The need for change in the society is must. We talk about democracy. We talk about the freedom. But the most fundamental necessity of democracy is often lost during discussion. We need plain battlefield for democracy to work. We need the equality between people for democracy to operate.
By Tilak K C
I am usually a political pessimist. I never thought that Maoist would come to dialogues in the first place. When they did, I came up with another excuse. They would never agree to participate in election. They agreed for that too. I was left with no choice but to come up with another excuse. I never thought they would get this much of the political response. They have done it. And for the final time I have come in terms with reality. Nepalese political scenario is changing. And Maoists have done it. They have done what non before them had managed to do. They have fought a decade long war, came to dialogues, came into democratic election and actually lead the election.
It’s often easy to criticize. We just write on. We just say on. We are neither accountable nor responsible for what we say and write. I have read and followed many people who had written off Maoist in this regard. The thirteen thousands of killings cannot be justified. The displacement of millions will never be forgiven. The pain and scars of this civil war will always haunt Maoists. They all make sense. Maoists have done that. They have fought the war. They have done it questionable way. They have done it in inhuman ways. I never believed the ways Maoists had taken. I never believed in the ways of violence and death. And I criticized them for that. But I like many others had missed one very important point. Maoists were doing something. They were getting the results.
Changes were necessary in the society. And Maoists were changing it. The villages were like the ocean before the storm. When you looked at them you felt the calmness. Yet there were numerous friction and tides rising and splashing against each other beneath that very surface. The friction in the society was very much there and it was only in a matter of time before it exploded to its full capacity. There were thousands of stories to be told. The exploitation was very much there. I vividly remember the incidents when few of the Kamis were thrown out of the house because they couldn’t afford to pay the interest on their loan when they had a bad harvest. I vividly remember people working for Jamindar for free. I vividly remember a woman being beaten to death by the families of Jamindar for the reasons I couldn’t understand. Then the Maoist insurgency started. Those exploited found voices. Those unheard soul found a message. And like any bomb that explodes, they exploded blasting anyone within their reach. They not only took the people that were responsible but also the people that were not with those blasts. The process went on. The insurgency went on. It cost life and property. They kept on fighting and the society kept on changing. Now whether we like or not, Maoists have built a much more even society. They have done the same thing in ten years that would have taken millennia for education. They have envisioned a society free of caste, creed and religion. Feudalism has weakened. Society had to change and they have initiated a change. They have to be credited for that.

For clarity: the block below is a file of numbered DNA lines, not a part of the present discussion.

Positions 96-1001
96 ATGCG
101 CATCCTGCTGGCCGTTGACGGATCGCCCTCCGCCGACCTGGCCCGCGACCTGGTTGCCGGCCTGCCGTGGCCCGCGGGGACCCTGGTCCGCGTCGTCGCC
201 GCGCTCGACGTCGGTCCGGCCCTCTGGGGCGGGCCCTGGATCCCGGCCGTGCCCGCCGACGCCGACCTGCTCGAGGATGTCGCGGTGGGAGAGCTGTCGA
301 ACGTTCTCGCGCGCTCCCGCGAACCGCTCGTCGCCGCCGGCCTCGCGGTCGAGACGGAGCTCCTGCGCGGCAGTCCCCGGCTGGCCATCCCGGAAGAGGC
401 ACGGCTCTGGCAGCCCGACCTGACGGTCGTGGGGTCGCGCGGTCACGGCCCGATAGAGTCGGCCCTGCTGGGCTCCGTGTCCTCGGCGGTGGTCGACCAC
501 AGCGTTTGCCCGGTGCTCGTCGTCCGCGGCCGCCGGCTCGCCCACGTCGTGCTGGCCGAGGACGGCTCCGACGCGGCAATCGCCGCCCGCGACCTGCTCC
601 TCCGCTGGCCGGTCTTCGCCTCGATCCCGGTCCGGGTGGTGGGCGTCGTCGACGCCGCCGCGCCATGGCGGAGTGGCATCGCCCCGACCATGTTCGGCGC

The need for change in the society is must. We talk about democracy. We talk about the freedom. But the most fundamental necessity of democracy is often lost during discussion. We need plain battlefield for democracy to work. We need the equality between people for democracy to operate. Democracy isn’t just a process of voting but it’s the process of voting among the equals. It’s that belief that each and every citizen is capable of changing the scenario. Our society lacked that. We had heavily dominated Hindu patriarchal society with few of the feudal on the top. Our power structure was pyramidal in nature. Few people had access to those opportunities and belief while most of us stood in the bay. Maoist insurgency has changed that to some extent. That power structure has collapsed. I won’t say that it has completely changed. It is still there. But it’s much weaker. The Madhesh Andolan was a chapter of chaging power scenario. The Badhis in Singhdarbar was another of such chapter. The Newa mukti andolan and the Tharuban andolan were similar chapters in the changing power structure. This is a good thing for Nepal. The political field is getting even. The people are fighting for a change. And Maoists must be appreciated for being the front runner of such changes.
Maoists are winning the election. There are various reasons for that. The most prominent reason is people’s need for a change. They want something different. They have tried congress and they have tried UML. They haven’t done much to people’s aspiration. They now want someone new in the place. And they have found perfect alternatives to those. They have found a party with whom they could relate to. They have found a party who talks about change and who promises them what they want. The second reason for the Maoists win is the new generation of the voters. It’s been long since we voted. And many of us were children in last election. Many of us are voting for the first time. The EC estimates nearly 35 percent of the population to be first time voter in this election. And this population swung the elections. The youths have stood for a change. And they have voted for a change. This has swung the pendulum towards Maoists win.